Follow the leader?

OpenStack momentum will “derail” with Amazon Web Services, says Scoble

Chris Mayer
scoble

The quarrel just won’t disappear – should OpenStack continue as a AWS alternative or buddy up with the market leader?

As the candles were blown out on
OpenStack’s 3rd birthday cake
, many naysayers appeared to crash
the party. The collaborative cloud project has long positioned
itself as an alternative to the established order of Amazon Web
Services and VMware, maintaining a differentiated set of
multi-tenant APIs.

It is a well-trodden argument that has been
around since the project’s creation
, but
in recent weeks
, the cry for Amazon
compatibility in OpenStack has risen, with many believing OpenStack
doesn’t stand a chance if it doesn’t buddy up to the kingpin of
cloud computing. The most prominent crier thus far is CloudScaling
CTO Randy Bias, whose

open letter to the OpenStack community
has
reignited the debate.

Bias states that OpenStack must “immediately and
deliberately embrace the APIs and features of established public
clouds,” in order to “position the project for dominance in the
private and hybrid cloud markets”.

Embracing Amazon serves the interests of all community
members by positioning OpenStack as the best choice for enterprises
and SaaS providers that want an ecosystem approach to public cloud,
one in which their applications can move to the infrastructure best
suited to the job at that time.

In short, the community controls the direction of the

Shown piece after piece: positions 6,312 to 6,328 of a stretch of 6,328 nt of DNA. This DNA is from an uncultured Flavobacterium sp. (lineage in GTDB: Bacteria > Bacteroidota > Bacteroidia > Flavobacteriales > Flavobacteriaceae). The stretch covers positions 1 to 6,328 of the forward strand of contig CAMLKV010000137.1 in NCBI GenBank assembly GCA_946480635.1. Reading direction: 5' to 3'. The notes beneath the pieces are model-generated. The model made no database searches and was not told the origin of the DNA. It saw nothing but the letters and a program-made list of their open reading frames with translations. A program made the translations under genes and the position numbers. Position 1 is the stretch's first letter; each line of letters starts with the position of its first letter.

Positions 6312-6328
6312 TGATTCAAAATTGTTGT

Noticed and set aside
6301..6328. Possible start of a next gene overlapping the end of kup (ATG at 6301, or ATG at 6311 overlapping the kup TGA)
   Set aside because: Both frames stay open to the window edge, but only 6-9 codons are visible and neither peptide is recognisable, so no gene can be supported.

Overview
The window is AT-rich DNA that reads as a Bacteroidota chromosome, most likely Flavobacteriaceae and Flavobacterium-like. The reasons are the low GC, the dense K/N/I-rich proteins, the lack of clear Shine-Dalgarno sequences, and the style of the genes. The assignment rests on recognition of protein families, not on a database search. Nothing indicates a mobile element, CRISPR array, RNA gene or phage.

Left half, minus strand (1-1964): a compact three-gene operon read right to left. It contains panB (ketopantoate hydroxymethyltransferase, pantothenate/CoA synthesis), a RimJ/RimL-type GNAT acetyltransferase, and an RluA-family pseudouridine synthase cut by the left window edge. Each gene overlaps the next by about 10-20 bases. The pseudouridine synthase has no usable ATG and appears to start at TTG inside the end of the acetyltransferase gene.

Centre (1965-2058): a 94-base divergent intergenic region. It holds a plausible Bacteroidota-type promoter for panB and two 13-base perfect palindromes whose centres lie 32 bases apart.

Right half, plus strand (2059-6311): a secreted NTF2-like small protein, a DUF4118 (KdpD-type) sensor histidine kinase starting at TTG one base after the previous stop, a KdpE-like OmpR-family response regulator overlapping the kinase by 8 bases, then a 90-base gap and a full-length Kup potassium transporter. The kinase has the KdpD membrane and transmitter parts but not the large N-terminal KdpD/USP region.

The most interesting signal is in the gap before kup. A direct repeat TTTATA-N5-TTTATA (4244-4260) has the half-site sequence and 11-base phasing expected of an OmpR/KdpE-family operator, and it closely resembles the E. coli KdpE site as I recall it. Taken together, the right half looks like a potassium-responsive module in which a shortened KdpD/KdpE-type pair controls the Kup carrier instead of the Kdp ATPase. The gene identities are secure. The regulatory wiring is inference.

project, and it’s time we advocate a public cloud compatibility
strategy that is in all our best interests, not just those of a
single, albeit substantial, contributor. Failing to make this
change in strategy could ultimately lead to the project’s
irrelevance and death.

In the post, Bias takes aim at Rackspace for
attempting to make their API the standard for OpenStack right from
the beginning. The letter appears to have irked renowned Internet
loudmouth and Rackspace’s Startup Liaison Officer, Robert Scoble,
who has
emphatically
come out in support
of OpenStack’s current
direction, and that “copying Amazon” would “derail
momentum.”

Scoble is pretty blunt in his riposte to
Bias:

If you think Cloud innovation is finished, or that only Amazon
can innovate (IE, do new things for new markets) then by all means
you should drop everything and make OpenStack 100% compatible with
Amazon’s APIs.

But, if you believe, like I do, that we’re entering into a new
age that demands new technologies (thanks to wearable computing,
sensors, and new business demands to personalize service and build
new collaborative enterprises…then you must dismiss Randy Bias’
advice and get back to work on building the future.

He then adds that “not a single startup” has
told him “they won’t go with OpenStack because of API compatibility
problems”, but they do want to see “an innovation alternative to
Amazon.”

There is clearly a split in the OpenStack camp
in which way the project manoeuvres next. Some believe the best
step is to
offer an AWS public cloud compatible
features,
to entice some of the more wary companies to
the project. However, others fear, like Scoble that by offering
this, OpenStack will lose sight of its initial intentions and
innovation will stagnate. Curiously though, as Bias points out, the
initial Nova compute fabric controller in OpenStack was
EC2-compatible from the beginning (contributed by NASA). Rackspace
then brough their ‘native’ OpenStack API into the mix.

Uniting these fronts is arguably the biggest challenge
facing the OpenStack Foundation. Recent success stories from the
likes ComCast and CERN, who are both using the technology in
production, suggest that the rapid rise of OpenStack is set to
continue, with or without AWS. At the same time, whether the open
cloud project challenge the might of Amazon this late in the game
is up for contention.

Should OpenStack offer AWS-functionality moving forward, or
stick to the mantra which got them here? Do you agree with Bias or
Scoble? Let us know below

Author
Comments
comments powered by Disqus